We are fast approaching the point of peak ignorance. A point when the inevitability of our actions on the planet will be so obvious and that there consequences are so unarguable the only explanation for none action/continuing on the same path will be knowing ignorance. Peak ignorance is made of three distinct strands.
Hedonism is the idea that all people have the right to do everything in their power to achieve the greatest amount of pleasure possible to them (wikipedia). A hedonistic person lives entirely for the joy of the moment.
If we look around us we can see clear evidence of lives lived for the moment. Public attention is increasingly focused on very near futures: businesses live in terror of the bottom line and the quarterly results, while politicians quake at tomorrow's opinion polls and formulate policy in terms of them. Our personal lives are filled with increasingly hedonistic events where we leave far more than just footprints.
We're living like there is no tomorrow. We've heard tales of farmers planting olive trees or vineyards for their grandchildren to harvest, or of foresters cultivating groves of oaks to replace a chapel roof hundreds of years in the future, but by and large, we don't do that anymore*.
We have less active engagement with our future than our ancestors did*.
Human understanding increases with time, this is a given. What is unique about this particular time is that 'we now know what we don't know'. That is rather than what we don't know being an unimagined, unspoken and hence unexistant concept (such as the fact that the earth is round when it was thought to be flat) we now know the existance of missing facts and concepts, just not the detail of them (for example what dark matter actually is).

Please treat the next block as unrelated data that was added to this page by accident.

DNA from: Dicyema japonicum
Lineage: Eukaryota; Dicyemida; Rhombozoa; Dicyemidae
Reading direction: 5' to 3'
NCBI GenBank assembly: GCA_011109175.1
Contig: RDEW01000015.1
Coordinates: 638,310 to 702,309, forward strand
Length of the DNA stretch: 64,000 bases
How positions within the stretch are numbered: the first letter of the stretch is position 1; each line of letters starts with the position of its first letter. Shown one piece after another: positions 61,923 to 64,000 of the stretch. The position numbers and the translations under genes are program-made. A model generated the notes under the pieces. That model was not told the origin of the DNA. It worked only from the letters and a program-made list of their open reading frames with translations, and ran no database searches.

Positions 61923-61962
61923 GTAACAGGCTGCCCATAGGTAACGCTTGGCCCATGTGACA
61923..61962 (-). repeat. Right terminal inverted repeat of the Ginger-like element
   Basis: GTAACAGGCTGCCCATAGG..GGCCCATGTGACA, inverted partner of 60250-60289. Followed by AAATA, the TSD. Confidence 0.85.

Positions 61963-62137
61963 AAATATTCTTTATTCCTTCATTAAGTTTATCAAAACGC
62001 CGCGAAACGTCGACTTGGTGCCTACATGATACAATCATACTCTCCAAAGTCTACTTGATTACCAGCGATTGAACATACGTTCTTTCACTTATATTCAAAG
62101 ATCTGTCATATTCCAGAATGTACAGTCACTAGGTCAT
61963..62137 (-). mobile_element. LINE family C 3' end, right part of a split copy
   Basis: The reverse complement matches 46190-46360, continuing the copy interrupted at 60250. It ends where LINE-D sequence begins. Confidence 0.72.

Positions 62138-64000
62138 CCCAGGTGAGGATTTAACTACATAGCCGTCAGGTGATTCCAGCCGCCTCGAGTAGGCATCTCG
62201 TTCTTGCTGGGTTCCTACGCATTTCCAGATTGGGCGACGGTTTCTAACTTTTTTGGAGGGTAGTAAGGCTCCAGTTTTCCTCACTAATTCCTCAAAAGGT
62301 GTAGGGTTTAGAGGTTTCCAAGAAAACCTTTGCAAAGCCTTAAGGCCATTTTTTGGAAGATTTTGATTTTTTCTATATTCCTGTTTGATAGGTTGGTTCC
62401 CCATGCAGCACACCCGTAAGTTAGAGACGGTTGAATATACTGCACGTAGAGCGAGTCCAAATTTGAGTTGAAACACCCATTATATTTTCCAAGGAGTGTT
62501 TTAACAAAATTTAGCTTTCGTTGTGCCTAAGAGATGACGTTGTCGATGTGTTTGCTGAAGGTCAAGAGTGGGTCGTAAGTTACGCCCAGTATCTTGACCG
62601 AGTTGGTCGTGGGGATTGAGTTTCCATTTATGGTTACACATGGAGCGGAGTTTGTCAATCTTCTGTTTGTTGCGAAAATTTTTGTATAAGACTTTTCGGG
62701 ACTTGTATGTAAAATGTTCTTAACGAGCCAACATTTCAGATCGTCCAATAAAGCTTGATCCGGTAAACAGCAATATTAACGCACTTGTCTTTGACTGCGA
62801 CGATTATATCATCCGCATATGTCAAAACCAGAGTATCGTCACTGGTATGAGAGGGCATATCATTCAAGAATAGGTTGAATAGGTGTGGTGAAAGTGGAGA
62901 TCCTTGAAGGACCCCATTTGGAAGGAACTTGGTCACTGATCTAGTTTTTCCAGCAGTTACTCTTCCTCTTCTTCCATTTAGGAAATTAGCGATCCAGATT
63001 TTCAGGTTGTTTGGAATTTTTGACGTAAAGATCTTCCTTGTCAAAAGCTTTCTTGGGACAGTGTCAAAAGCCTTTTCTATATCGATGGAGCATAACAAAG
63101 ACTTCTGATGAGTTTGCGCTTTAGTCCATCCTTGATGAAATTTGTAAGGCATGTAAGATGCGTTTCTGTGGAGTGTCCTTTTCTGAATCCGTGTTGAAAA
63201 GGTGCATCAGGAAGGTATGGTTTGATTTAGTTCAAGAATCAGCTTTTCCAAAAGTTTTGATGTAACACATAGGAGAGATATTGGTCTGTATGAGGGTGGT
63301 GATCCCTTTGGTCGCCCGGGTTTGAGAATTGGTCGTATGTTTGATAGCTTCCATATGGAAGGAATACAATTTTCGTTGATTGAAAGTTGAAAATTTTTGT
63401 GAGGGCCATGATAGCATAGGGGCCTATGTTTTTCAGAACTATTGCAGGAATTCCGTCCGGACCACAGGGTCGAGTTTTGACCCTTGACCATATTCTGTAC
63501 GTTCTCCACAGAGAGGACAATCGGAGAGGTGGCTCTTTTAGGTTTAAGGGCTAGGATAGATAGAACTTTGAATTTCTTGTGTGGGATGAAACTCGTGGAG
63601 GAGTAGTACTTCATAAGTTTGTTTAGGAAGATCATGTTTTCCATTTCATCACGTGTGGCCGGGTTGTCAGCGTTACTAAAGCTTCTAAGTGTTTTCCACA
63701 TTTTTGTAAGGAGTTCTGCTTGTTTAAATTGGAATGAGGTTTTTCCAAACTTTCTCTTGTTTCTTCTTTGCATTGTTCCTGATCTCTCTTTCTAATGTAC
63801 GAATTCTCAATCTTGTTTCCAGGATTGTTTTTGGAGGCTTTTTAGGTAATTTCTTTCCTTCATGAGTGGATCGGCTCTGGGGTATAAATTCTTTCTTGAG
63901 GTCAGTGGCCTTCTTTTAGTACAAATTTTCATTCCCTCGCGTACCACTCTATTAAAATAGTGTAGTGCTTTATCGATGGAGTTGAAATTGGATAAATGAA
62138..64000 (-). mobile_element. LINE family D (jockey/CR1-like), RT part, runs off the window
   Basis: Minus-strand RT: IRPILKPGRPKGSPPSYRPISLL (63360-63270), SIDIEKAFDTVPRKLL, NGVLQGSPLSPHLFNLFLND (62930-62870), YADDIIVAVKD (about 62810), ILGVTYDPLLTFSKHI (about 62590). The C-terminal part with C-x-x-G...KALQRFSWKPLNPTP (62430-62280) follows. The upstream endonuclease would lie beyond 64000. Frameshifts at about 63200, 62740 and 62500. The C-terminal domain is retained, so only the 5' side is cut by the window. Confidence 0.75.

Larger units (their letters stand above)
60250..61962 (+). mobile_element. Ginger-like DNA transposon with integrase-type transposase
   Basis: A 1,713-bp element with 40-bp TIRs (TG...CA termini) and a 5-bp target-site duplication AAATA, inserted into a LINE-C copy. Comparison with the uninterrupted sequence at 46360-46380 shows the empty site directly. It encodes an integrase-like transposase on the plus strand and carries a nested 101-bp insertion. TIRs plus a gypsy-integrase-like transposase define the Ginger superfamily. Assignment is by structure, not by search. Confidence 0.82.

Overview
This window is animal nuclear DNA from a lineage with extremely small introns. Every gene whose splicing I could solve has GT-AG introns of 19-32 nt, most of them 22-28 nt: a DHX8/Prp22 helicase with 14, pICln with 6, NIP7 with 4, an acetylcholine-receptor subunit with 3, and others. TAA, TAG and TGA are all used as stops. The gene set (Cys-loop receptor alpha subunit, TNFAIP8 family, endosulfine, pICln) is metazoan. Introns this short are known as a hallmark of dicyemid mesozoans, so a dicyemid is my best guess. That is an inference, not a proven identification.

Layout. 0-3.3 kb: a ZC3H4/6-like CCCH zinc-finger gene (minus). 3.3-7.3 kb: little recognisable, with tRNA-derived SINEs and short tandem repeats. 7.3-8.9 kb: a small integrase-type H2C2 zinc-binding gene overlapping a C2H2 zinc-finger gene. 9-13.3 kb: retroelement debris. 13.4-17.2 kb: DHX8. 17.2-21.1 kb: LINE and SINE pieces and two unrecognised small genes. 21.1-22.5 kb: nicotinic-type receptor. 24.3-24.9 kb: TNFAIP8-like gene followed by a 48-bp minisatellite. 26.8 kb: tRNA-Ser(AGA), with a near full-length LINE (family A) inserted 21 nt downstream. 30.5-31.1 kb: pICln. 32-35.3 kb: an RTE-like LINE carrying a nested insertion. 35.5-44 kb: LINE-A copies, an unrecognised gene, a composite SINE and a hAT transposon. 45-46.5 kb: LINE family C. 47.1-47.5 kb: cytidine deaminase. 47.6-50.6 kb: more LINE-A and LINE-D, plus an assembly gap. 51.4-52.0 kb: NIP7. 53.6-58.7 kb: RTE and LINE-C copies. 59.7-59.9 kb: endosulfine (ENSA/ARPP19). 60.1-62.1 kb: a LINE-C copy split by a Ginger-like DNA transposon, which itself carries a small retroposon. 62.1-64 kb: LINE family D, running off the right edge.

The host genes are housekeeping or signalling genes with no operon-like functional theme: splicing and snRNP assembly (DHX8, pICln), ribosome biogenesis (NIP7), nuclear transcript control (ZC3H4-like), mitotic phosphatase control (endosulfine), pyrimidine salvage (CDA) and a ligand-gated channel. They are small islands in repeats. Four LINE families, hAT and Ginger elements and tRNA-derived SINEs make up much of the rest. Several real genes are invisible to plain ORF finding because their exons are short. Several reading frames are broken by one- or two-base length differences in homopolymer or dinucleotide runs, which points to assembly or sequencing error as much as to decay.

We now have the charts that very clearly illustrate to us what is happening around us. Charts like the story of world population growth. Understanding is no longer the domain of academics and scholars, it is now the domain of us all.
We have all the tools we need at our disposal, and if not we are quite capable of inventing them. We don't need these tools though as the changes we need to see are largely, if not entirely, behavioural. With every meeting of global leaders that passes with little commitment or true leadership we're collectively resigning ourselves to our own fate. The actions that we do take such as Carbon Capture initatives have proven to be ineffective and largely based in a desire to cleanse our conscience. An irony given the importance we put on effectiveness in all other ventures of human activity.
We increasingly put our faith in technology as the single most effective tool we know whilst not accepting that technology has no sense of moral judgment. Moore's law has now been set in motion, and there's very little we can do the cease that motion and everything, both good and bad, it brings us in turn.
Like any hill that is being climbed the decent is always out of view until you reach the apex of the climb. The hope would be that in reaching peak ignorance we will for the first time see the road that lies in front of us and be moved to action. A tipping point will be achieved. A combination of personal disgust and frustration at lack of human leadership will drive us to a collective breaking point. And in that breaking point are likely to lie the seeds of solution.
Prologue i: Shakespeare's Othello
Let's begin with trust. To a sceptical 15-year-old schoolboy, Othello seems a gullible fool. Yet his duping does make sense once it is understood that he is a 'military orphan' whose moral code is derived entirely from his military upbringing within a culture which is based on trust; for trust is the basis of all soldiering. Othello has every reason to trust Lago implicitly. Betrayal is the most heinous of military sins so it is the last to be suspected.
Jonthan Shaw on Othello from a military perspective. April 2013
Where ignorance is bliss, 'tis folly to be wise.
Thomas Gray. Ode on a Distant Prospect of Eton College. 1742.